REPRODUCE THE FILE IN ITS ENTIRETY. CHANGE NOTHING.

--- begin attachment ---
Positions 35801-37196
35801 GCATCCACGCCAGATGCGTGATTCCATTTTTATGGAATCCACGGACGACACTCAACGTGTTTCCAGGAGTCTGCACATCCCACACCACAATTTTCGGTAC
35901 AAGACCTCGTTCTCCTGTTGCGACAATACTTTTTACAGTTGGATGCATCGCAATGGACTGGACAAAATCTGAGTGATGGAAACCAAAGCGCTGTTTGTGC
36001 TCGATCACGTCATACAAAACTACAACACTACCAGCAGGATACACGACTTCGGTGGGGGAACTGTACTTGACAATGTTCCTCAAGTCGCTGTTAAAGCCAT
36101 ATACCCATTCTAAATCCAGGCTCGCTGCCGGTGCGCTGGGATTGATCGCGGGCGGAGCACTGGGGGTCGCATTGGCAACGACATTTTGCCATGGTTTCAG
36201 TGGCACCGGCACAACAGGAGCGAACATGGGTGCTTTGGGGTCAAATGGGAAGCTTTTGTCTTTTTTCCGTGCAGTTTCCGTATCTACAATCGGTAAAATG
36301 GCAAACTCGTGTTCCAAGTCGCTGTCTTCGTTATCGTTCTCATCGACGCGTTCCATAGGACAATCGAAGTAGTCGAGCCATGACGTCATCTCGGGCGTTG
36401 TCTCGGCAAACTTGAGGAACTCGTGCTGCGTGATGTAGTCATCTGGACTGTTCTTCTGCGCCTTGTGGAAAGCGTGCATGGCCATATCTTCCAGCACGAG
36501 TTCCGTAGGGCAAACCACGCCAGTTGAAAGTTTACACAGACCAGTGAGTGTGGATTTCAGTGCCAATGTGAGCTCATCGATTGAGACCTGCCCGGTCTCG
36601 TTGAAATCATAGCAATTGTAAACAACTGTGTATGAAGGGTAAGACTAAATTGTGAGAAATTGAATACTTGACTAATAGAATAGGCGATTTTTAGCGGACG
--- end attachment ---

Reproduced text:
Positions 35801-37196
35801 GCATCCACGCCAGATGCGTGATTCCATTTTTATGGAATCCACGGACGACACTCAACGTGTTTCCAGGAGTCTGCACATCCCACACCACAATTTTCGGTAC
35901 AAGACCTCGTTCTCCTGTTGCGACAATACTTTTTACAGTTGGATGCATCGCAATGGACTGGACAAAATCTGAGTGATGGAAACCAAAGCGCTGTTTGTGC
36001 TCGATCACGTCATACAAAACTACAACACTACCAGCAGGATACACGACTTCGGTGGGGGAACTGTACTTGACAATGTTCCTCAAGTCGCTGTTAAAGCCAT
36101 ATACCCATTCTAAATCCAGGCTCGCTGCCGGTGCGCTGGGATTGATCGCGGGCGGAGCACTGGGGGTCGCATTGGCAACGACATTTTGCCATGGTTTCAG
36201 TGGCACCGGCACAACAGGAGCGAACATGGGTGCTTTGGGGTCAAATGGGAAGCTTTTGTCTTTTTTCCGTGCAGTTTCCGTATCTACAATCGGTAAAATG
36301 GCAAACTCGTGTTCCAAGTCGCTGTCTTCGTTATCGTTCTCATCGACGCGTTCCATAGGACAATCGAAGTAGTCGAGCCATGACGTCATCTCGGGCGTTG
36401 TCTCGGCAAACTTGAGGAACTCGTGCTGCGTGATGTAGTCATCTGGACTGTTCTTCTGCGCCTTGTGGAAAGCGTGCATGGCCATATCTTCCAGCACGAG
36501 TTCCGTAGGGCAAACCACGCCAGTTGAAAGTTTACACAGACCAGTGAGTGTGGATTTCAGTGCCAATGTGAGCTCATCGATTGAGACCTGCCCGGTCTCG
36601 TTGAAATCATAGCAATTGTAAACAACTGTGTATGAAGGGTAAGACTAAATTGTGAGAAATTGAATACTTGACTAATAGAATAGGCGATTTTTAGCGGACG